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Cognitive-Behavioral Therapy. Michelle Fournier Sarah Peara Psyc 5790. Cognitive Therapy. Developed by Aaron Beck Cognitive pertains to mental processes, such as thinking, remembering, perceiving, and planning Attempts to modify client’s cognitive processes Beck focused on depression.

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cognitive behavioral therapy

Cognitive-Behavioral Therapy

Michelle Fournier

Sarah Peara

Psyc 5790

cognitive therapy
Cognitive Therapy
  • Developed by Aaron Beck
  • Cognitive pertains to mental processes, such as thinking, remembering, perceiving, and planning
  • Attempts to modify client’s cognitive processes
  • Beck focused on depression
behavioral therapy
Behavioral Therapy
  • Behavioral Parent Training
  • Goal is to help parents learn to have more effective control of their child’s behavior
  • 4 steps
  • Precisely define targeted problem bx
  • Analyze the antecedent/consequences
  • Monitor the frequency of bx to establish a baseline
behavioral parent training
Behavioral Parent Training
  • Train parents in specific procedures for changing the targeted bx
    • Define rules
    • Changing conditions of antecedent
    • Procedures to positively reward compliance (reinforcement)
    • Discipline I.e. time out/ loss of privileges

Before implicating BPT look at Gordan/Davidson’s 4 factors

behavioral marital therapy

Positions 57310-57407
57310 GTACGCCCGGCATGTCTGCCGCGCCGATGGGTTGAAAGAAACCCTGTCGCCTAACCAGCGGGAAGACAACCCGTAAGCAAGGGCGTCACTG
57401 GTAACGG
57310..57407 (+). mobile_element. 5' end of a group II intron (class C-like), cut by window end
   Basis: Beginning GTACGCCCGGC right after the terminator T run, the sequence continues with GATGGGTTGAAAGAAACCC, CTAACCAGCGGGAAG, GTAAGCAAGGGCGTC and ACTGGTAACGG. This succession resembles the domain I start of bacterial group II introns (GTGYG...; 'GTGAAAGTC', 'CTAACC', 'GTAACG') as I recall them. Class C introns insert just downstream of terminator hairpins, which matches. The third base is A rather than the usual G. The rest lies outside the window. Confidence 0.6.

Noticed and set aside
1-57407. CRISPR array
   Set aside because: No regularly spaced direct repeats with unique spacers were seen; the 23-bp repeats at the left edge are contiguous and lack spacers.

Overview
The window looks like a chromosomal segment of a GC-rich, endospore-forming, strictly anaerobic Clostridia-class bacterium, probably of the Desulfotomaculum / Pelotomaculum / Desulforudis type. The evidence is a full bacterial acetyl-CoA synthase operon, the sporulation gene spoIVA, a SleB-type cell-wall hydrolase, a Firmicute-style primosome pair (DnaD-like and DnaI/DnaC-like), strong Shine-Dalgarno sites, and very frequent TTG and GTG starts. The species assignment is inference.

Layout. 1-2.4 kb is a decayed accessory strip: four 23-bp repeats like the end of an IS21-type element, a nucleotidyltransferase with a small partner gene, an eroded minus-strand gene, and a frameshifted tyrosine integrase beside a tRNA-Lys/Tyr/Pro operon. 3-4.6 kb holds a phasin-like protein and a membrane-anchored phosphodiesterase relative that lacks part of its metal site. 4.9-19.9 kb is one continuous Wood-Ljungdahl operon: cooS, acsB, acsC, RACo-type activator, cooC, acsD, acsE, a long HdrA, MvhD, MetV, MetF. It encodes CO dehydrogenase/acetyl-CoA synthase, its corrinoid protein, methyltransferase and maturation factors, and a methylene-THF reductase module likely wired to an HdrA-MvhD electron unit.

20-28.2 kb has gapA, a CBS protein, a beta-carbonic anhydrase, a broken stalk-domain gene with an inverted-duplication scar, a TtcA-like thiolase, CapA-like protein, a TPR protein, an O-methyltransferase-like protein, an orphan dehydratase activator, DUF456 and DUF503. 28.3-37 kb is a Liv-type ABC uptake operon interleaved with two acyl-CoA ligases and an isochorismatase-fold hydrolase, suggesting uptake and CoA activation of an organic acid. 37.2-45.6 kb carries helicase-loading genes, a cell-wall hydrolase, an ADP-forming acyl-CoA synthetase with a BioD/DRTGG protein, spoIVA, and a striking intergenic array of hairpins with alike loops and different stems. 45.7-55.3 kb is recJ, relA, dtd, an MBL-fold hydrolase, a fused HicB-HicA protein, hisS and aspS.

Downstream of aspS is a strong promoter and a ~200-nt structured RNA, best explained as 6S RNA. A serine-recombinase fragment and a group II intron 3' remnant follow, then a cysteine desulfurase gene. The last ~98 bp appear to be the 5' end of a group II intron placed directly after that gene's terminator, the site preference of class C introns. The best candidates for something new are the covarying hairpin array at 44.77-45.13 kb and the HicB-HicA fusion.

Behavioral Marital Therapy
  • Goals are to increase the frequency of + bx and decrease in - bx; increase skill in communication and problem solving
  • Initial interview is important source of data (history)


  • Areas of Change Questionnaire(A-C)
  • Martial Status Inventory (MSI)
  • Locke-Wallace Marital Adjustment Test (MAI)
  • Dyadic Adjustment Scale (DAS)
behavioral marital therapy6
Behavioral Marital Therapy
  • Teach skills
  • contracts (contingency contract and good faith contract)
  • Modeling (done by therapist)
  • Defining the problem
functional family therapy
Functional Family Therapy
  • Combines systems theory, behaviorism, cognitive therapy in an integrated approach
  • Therapist take position that all bx by all family members is adaptive
  • Focus is on cognitions/bx
  • Bx change and skill training (education) relabeling is crucial
conjoint sex therapy
Conjoint Sex Therapy
  • Behavioral sex therapist is an educator who teaches sexual physiology, techniques, changes maladaptive bx patterns & cognitions and uses direct methods to reduce anxiety & improve skill performance
  • Came of age w/the publication of Masters and Johnson’s Human Sexual Inadequacy (1970)
conjoint sex therapy9
Conjoint Sex Therapy
  • Discuss general factors important in the sexual relationship such as
  • Flexibility in sex role
  • Openness or being receptive & expressive
  • active intimacy or involvement